By Claire Karges
In any company, whether large or small, communication plays a crucial role in both daily and long-term goals. Without it, how can a business hope to portray their visions and ideals to potential stakeholders? How can employees gain any understanding of what their superiors expect from them? However, communication exists in many different forms within a company, and some of the lesser-known aspects might surprise you as much as they did me when I interviewed Linda Reding, the Senior Director of Web, Portals, and Usability, and some members of her communications team at the Medica Health Plans insurance company in Minnetonka, Minnesota.
At Medica, Reding works with some of the bigger clients, such as CVS Pharmacies, to improve the usability and aesthetic value of their company websites, leads her team in making improvements to Medica’s own website, and manages budgets and reviews within the communication department. While I was with her, she showed me some printed screenshots of the current CVS website and explained how seemingly small changes, such as uniformity in font and text colors and the titles of different dropdown menus and tabs, can make a huge difference in the functionality of the site overall.
Reding’s position is important in Medica’s communication department because the Internet has become one of the first places where people go to seek out information, and the setup of a company’s website can make all the difference in how it is viewed by potential customers.
During my time with Reding, I was also introduced to some of the members of her communication team, including Kelli Salvo, a manager of commercial communications, and Maggie Johnson and Jen Olson, who are both senior communication specialists. Each of these three women gave me a different lens through which to view the world of communication and showed me how they all come together to benefit the company as a whole.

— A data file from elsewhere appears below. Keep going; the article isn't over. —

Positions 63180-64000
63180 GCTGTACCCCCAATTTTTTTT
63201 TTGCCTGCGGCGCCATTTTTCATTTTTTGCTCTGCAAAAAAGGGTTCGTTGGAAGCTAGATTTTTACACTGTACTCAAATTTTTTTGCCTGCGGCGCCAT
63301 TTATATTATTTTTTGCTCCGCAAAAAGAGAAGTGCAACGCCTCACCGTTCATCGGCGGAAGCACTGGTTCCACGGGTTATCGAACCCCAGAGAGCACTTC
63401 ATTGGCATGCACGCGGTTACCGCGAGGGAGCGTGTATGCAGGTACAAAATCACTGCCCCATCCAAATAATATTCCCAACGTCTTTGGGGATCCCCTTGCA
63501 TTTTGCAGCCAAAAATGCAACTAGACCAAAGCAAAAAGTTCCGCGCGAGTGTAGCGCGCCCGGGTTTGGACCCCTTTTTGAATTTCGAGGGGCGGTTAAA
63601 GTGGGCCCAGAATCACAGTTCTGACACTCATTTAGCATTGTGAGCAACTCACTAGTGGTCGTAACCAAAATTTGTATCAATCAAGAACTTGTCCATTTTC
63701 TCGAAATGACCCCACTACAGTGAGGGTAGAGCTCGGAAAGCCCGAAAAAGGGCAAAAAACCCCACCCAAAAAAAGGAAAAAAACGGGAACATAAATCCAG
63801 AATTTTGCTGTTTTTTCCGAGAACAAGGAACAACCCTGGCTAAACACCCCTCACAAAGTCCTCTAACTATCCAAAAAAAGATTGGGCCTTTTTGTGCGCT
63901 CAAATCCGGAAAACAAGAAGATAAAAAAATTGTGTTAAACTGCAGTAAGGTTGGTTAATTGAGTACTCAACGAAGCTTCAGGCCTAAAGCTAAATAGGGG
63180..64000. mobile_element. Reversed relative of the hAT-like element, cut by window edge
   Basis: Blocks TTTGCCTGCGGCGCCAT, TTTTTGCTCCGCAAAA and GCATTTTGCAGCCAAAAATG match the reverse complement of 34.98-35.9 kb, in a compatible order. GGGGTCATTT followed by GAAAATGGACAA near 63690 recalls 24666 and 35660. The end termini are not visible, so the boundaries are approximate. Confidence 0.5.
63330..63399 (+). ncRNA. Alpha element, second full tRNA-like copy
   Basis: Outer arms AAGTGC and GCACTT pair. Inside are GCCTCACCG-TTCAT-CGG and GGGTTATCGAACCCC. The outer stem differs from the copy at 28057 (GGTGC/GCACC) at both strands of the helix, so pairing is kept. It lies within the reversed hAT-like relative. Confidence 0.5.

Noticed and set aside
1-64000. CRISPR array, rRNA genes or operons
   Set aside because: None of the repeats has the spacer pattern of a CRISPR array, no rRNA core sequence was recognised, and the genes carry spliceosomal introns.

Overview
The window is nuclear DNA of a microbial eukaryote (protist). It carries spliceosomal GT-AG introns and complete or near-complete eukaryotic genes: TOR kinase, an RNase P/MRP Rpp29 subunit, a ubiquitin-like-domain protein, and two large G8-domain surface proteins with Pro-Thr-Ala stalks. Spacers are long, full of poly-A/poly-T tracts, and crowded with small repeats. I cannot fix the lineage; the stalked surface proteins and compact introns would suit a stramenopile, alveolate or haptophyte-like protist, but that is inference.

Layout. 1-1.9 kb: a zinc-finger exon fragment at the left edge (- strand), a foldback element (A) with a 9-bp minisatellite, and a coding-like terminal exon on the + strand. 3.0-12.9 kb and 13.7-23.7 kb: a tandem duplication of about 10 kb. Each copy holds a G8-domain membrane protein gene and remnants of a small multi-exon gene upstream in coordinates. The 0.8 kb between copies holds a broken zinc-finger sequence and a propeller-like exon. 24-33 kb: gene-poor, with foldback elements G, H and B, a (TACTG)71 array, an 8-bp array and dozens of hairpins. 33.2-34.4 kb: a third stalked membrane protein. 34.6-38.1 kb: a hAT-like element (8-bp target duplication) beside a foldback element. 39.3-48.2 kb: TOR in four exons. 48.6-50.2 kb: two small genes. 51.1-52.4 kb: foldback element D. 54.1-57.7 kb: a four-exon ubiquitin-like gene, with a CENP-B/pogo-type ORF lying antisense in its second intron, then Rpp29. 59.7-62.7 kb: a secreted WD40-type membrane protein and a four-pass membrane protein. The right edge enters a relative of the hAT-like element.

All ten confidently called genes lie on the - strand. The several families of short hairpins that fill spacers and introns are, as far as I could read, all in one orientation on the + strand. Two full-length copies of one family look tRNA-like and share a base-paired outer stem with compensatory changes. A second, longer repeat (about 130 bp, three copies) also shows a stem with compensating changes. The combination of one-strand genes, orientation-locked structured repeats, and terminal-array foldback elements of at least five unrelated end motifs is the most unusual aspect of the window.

Kelli Salvo works in the field of external communication, which includes creating and editing specialized websites that inform companies about their healthcare benefits, writing brochures about Medica’s services and letters to companies about changes or errors within their plans, and educating current members about the benefits they are given through Medica. This branch of communication is more widely known within the general public, but also requires large amounts of editing that some people may not consider.
Maggie Johnson and Jen Olson both work in the field of internal communication, with Johnson updating a social media-style website that is used by the company’s employees and informing people about events within the company, and Olson providing members with advice on medical services and insurance benefits. While this branch of communication might not be as well-known, it is important for maintaining morale within the company.
Reding told me that the best part of her job is being able to lead people and watch them grow; I think this sentiment sums up the importance of communication and the powerful relationships that it develops between different people every day.
Here is an audio clip from my interview with Linda Reding in which she discusses what she’s most proud of within her career: